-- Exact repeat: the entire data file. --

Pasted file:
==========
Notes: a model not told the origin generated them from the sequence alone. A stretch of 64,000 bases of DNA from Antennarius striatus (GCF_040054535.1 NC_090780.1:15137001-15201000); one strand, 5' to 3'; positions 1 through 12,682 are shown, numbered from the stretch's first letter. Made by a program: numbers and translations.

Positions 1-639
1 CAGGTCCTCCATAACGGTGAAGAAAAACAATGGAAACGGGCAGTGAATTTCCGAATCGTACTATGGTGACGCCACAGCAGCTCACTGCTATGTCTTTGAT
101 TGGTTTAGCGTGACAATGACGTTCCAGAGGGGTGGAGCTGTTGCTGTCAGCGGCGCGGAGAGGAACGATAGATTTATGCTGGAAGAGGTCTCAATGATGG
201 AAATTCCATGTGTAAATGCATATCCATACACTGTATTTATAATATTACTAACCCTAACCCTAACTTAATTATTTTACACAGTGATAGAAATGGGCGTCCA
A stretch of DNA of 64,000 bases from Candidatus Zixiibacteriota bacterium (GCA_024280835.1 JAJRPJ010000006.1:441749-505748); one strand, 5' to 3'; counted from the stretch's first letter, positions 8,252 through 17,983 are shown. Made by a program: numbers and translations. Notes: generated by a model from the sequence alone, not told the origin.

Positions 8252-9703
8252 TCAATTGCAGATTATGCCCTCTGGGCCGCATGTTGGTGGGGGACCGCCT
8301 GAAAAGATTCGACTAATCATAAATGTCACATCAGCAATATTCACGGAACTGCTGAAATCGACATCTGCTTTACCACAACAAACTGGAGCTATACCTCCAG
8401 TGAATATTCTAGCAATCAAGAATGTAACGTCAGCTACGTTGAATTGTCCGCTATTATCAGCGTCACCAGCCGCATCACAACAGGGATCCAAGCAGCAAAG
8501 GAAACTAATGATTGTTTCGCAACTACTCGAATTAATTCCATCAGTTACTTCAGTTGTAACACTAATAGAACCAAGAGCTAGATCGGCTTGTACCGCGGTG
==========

Notes: a model not told the origin generated them from the sequence alone. A stretch of 64,000 bases of DNA from Antennarius striatus (GCF_040054535.1 NC_090780.1:15137001-15201000); one strand, 5' to 3'; positions 1 through 12,682 are shown, numbered from the stretch's first letter. Made by a program: numbers and translations.

Positions 1-639
1 CAGGTCCTCCATAACGGTGAAGAAAAACAATGGAAACGGGCAGTGAATTTCCGAATCGTACTATGGTGACGCCACAGCAGCTCACTGCTATGTCTTTGAT
101 TGGTTTAGCGTGACAATGACGTTCCAGAGGGGTGGAGCTGTTGCTGTCAGCGGCGCGGAGAGGAACGATAGATTTATGCTGGAAGAGGTCTCAATGATGG
201 AAATTCCATGTGTAAATGCATATCCATACACTGTATTTATAATATTACTAACCCTAACCCTAACTTAATTATTTTACACAGTGATAGAAATGGGCGTCCA
A stretch of DNA of 64,000 bases from Candidatus Zixiibacteriota bacterium (GCA_024280835.1 JAJRPJ010000006.1:441749-505748); one strand, 5' to 3'; counted from the stretch's first letter, positions 8,252 through 17,983 are shown. Made by a program: numbers and translations. Notes: generated by a model from the sequence alone, not told the origin.

Positions 8252-9703
8252 TCAATTGCAGATTATGCCCTCTGGGCCGCATGTTGGTGGGGGACCGCCT
8301 GAAAAGATTCGACTAATCATAAATGTCACATCAGCAATATTCACGGAACTGCTGAAATCGACATCTGCTTTACCACAACAAACTGGAGCTATACCTCCAG
8401 TGAATATTCTAGCAATCAAGAATGTAACGTCAGCTACGTTGAATTGTCCGCTATTATCAGCGTCACCAGCCGCATCACAACAGGGATCCAAGCAGCAAAG
8501 GAAACTAATGATTGTTTCGCAACTACTCGAATTAATTCCATCAGTTACTTCAGTTGTAACACTAATAGAACCAAGAGCTAGATCGGCTTGTACCGCGGTG